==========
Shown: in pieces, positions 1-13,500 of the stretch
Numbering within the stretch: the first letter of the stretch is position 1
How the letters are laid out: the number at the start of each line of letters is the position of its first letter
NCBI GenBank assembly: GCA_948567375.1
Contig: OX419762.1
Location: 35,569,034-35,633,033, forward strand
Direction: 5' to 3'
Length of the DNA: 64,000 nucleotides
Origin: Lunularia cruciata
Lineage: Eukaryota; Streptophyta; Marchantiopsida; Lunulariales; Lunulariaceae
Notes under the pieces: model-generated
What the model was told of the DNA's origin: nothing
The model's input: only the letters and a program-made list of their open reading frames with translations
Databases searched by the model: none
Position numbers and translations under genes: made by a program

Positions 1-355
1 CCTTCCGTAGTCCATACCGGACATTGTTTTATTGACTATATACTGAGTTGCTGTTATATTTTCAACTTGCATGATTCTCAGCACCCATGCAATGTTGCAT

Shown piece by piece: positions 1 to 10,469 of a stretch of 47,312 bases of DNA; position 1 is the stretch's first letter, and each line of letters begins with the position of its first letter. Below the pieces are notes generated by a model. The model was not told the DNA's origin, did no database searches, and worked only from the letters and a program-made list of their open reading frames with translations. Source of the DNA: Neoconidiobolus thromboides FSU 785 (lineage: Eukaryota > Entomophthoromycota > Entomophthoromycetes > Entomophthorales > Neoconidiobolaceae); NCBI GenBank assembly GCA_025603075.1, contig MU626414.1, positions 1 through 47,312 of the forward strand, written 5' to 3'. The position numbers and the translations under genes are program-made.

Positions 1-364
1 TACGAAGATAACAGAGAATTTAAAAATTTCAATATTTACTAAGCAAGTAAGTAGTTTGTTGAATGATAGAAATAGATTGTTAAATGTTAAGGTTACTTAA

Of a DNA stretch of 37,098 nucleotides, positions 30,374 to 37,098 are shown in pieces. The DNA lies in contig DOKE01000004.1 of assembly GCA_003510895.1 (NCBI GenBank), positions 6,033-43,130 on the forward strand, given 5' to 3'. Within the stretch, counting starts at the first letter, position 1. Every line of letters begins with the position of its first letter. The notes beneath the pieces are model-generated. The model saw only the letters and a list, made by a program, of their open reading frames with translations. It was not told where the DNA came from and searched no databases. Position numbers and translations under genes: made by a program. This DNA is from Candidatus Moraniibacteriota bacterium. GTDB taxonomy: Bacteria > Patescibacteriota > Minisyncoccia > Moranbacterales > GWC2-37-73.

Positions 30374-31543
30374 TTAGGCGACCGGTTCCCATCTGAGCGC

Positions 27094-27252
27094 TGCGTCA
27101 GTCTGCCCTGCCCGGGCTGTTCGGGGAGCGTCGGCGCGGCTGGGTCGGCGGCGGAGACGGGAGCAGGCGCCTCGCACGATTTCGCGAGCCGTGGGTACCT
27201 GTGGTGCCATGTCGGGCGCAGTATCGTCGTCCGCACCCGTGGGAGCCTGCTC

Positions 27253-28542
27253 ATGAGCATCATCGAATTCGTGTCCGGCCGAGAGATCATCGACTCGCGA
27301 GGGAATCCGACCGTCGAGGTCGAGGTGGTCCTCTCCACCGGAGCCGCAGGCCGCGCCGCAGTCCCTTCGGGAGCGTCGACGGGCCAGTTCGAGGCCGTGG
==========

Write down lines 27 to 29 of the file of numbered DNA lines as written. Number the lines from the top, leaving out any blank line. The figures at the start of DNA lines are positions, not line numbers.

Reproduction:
27201 GTGGTGCCATGTCGGGCGCAGTATCGTCGTCCGCACCCGTGGGAGCCTGCTC

Positions 27253-28542
27253 ATGAGCATCATCGAATTCGTGTCCGGCCGAGAGATCATCGACTCGCGA